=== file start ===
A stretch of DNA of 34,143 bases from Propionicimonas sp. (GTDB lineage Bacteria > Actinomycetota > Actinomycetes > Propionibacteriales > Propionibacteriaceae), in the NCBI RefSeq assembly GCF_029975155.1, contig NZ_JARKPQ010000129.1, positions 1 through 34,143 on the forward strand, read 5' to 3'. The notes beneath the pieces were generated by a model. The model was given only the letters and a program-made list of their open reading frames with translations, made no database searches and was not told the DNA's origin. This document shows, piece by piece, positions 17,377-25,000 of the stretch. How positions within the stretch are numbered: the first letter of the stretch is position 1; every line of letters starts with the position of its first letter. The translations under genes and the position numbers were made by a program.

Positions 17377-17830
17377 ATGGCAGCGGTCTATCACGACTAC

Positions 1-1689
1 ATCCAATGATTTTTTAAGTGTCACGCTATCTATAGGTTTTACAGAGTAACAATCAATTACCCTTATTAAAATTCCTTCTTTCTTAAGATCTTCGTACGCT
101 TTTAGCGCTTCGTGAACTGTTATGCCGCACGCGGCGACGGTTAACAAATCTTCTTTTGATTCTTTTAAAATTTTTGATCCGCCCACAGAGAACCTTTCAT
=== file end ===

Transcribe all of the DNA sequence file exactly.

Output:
A stretch of DNA of 34,143 bases from Propionicimonas sp. (GTDB lineage Bacteria > Actinomycetota > Actinomycetes > Propionibacteriales > Propionibacteriaceae), in the NCBI RefSeq assembly GCF_029975155.1, contig NZ_JARKPQ010000129.1, positions 1 through 34,143 on the forward strand, read 5' to 3'. The notes beneath the pieces were generated by a model. The model was given only the letters and a program-made list of their open reading frames with translations, made no database searches and was not told the DNA's origin. This document shows, piece by piece, positions 17,377-25,000 of the stretch. How positions within the stretch are numbered: the first letter of the stretch is position 1; every line of letters starts with the position of its first letter. The translations under genes and the position numbers were made by a program.

Positions 17377-17830
17377 ATGGCAGCGGTCTATCACGACTAC

Positions 1-1689
1 ATCCAATGATTTTTTAAGTGTCACGCTATCTATAGGTTTTACAGAGTAACAATCAATTACCCTTATTAAAATTCCTTCTTTCTTAAGATCTTCGTACGCT
101 TTTAGCGCTTCGTGAACTGTTATGCCGCACGCGGCGACGGTTAACAAATCTTCTTTTGATTCTTTTAAAATTTTTGATCCGCCCACAGAGAACCTTTCAT